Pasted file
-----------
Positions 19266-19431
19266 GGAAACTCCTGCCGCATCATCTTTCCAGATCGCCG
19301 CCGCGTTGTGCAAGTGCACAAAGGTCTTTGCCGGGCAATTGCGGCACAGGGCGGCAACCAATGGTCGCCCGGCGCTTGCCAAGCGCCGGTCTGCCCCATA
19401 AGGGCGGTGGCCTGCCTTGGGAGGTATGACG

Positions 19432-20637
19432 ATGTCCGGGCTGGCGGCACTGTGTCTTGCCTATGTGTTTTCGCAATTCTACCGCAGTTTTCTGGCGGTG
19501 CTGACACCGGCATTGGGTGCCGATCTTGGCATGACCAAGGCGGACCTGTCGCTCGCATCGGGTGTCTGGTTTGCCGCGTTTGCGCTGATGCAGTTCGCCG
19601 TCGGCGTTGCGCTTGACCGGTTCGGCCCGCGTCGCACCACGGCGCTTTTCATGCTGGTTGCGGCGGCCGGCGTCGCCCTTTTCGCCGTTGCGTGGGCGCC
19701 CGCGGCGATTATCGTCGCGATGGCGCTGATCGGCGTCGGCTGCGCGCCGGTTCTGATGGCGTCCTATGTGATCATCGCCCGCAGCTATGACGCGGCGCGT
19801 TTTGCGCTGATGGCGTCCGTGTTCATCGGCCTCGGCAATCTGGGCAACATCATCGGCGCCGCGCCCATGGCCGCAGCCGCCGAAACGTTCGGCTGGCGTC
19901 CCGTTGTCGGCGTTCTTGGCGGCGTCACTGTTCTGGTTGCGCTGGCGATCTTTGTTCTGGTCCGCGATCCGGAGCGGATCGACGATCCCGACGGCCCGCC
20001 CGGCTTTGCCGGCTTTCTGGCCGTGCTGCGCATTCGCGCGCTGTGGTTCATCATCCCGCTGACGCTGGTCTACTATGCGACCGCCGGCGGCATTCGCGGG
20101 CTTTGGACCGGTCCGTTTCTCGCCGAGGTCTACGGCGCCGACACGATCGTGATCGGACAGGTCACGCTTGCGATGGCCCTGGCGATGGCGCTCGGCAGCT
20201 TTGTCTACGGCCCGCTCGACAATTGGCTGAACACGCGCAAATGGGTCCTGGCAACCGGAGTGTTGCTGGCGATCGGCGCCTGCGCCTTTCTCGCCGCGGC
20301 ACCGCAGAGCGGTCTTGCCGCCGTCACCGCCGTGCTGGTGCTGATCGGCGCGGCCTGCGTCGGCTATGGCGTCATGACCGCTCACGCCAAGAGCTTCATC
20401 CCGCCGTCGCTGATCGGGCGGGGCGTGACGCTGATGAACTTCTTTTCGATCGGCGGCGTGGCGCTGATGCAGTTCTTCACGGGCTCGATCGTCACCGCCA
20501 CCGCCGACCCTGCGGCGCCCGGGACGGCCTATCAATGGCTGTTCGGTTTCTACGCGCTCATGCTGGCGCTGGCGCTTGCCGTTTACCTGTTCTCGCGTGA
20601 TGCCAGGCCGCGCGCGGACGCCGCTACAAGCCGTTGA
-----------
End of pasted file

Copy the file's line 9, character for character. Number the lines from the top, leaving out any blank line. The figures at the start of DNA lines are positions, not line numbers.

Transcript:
19701 CGCGGCGATTATCGTCGCGATGGCGCTGATCGGCGTCGGCTGCGCGCCGGTTCTGATGGCGTCCTATGTGATCATCGCCCGCAGCTATGACGCGGCGCGT